Ashraf Hoque is an associate professor of social anthropology at University College London. He is the author of Being Young, Male and Muslim in Luton (UCL Press, 2019) and Mafia Raj: the Rule of Bosses in South Asia (Stanford University Press, 2018), and a co-aditor of the “Anthropology of Islam” book series at Edinburgh University Press.
Shabna Begum’s ‘From Sylhet to Spitalfields’ offers a searing history of Bengali squatters in 1970s East London, and a chilling reminder of how migrants continue to be treated by a hostile British state
Aug 25, 2023
Azad Essa’s 'Hostile Homelands' explores the ideological convergence of Hindutva and Zionism, and the consequences for Kashmir and Palestine – but there is much more driving India and Israel’s deepening ties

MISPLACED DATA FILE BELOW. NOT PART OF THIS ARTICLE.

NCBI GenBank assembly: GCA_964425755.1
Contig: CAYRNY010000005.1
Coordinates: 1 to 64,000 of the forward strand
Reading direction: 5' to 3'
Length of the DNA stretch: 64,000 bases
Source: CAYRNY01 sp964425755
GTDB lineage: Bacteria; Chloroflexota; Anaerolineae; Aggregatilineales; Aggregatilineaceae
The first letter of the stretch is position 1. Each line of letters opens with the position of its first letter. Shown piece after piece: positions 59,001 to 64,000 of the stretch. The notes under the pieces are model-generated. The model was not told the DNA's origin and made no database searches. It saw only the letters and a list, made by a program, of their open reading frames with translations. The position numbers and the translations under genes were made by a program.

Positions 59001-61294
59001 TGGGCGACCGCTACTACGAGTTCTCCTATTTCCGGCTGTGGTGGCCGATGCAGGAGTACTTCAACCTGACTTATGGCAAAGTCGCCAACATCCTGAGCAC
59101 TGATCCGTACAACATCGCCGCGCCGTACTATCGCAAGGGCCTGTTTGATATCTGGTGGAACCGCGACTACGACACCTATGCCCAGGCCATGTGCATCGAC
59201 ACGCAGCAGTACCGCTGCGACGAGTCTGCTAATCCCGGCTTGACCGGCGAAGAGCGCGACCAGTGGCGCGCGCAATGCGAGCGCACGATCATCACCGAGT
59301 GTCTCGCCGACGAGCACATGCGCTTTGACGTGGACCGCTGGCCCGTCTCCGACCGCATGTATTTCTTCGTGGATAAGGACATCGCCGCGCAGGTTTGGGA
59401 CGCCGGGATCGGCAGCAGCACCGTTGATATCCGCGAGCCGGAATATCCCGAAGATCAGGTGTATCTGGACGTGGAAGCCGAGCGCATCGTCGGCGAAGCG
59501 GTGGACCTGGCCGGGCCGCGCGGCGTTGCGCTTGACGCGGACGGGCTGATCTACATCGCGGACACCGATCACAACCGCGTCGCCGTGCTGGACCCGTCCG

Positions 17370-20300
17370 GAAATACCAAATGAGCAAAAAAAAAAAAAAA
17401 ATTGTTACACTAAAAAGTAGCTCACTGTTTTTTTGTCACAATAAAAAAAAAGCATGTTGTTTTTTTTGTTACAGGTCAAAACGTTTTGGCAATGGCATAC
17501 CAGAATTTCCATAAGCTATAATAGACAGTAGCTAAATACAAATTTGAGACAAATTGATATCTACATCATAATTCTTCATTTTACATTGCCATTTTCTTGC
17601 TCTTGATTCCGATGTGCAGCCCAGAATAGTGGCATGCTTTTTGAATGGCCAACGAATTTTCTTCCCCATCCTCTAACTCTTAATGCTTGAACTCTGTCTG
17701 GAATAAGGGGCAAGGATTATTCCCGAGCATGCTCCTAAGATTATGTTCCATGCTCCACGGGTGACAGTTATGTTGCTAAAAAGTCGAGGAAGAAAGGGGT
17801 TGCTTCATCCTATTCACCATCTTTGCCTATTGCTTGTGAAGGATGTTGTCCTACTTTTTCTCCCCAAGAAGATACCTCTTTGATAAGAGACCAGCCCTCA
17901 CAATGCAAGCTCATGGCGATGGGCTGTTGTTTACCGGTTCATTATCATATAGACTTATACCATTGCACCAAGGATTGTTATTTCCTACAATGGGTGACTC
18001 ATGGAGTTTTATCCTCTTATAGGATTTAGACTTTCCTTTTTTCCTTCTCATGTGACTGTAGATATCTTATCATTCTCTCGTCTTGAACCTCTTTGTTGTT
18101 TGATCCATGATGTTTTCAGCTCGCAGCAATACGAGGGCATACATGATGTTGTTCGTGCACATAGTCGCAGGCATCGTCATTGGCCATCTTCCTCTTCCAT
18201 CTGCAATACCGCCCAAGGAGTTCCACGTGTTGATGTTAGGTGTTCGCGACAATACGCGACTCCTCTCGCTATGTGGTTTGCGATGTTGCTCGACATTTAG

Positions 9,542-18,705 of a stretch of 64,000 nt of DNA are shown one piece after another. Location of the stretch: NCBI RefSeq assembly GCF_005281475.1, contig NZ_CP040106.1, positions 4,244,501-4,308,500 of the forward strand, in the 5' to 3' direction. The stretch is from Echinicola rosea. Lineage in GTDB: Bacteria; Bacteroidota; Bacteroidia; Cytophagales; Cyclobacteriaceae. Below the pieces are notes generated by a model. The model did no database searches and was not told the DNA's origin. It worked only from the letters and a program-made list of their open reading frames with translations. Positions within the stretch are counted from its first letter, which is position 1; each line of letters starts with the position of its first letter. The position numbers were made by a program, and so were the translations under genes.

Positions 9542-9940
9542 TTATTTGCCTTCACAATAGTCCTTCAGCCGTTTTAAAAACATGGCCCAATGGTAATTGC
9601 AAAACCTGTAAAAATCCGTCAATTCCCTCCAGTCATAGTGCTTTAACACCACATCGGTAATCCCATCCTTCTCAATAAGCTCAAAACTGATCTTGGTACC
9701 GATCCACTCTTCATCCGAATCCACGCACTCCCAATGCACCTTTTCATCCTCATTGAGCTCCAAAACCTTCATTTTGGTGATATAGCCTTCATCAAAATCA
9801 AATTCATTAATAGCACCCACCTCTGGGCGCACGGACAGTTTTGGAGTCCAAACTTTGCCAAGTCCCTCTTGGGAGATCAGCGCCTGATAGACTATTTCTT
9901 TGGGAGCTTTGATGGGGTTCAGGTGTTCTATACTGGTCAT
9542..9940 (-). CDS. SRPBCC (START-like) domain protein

As Kabul refuses to act against the TTP and Baloch militant groups, Pakistan is ending the support it has extended to the Taliban since 1994 and its welcome to refugees from Afghanistan since the 1980s
‘Geoffrey Bawa: Drawing from the Archives’ allows an exploration of the rift between the celebrated architect’s vision for nation-building in Sri Lanka and the country’s present reality
Political scientist and author Sanaa Alimia speaks of the long history of racial profiling, harassment and deportation of Afghan migrants, in the context of Pakistan’s recent crackdown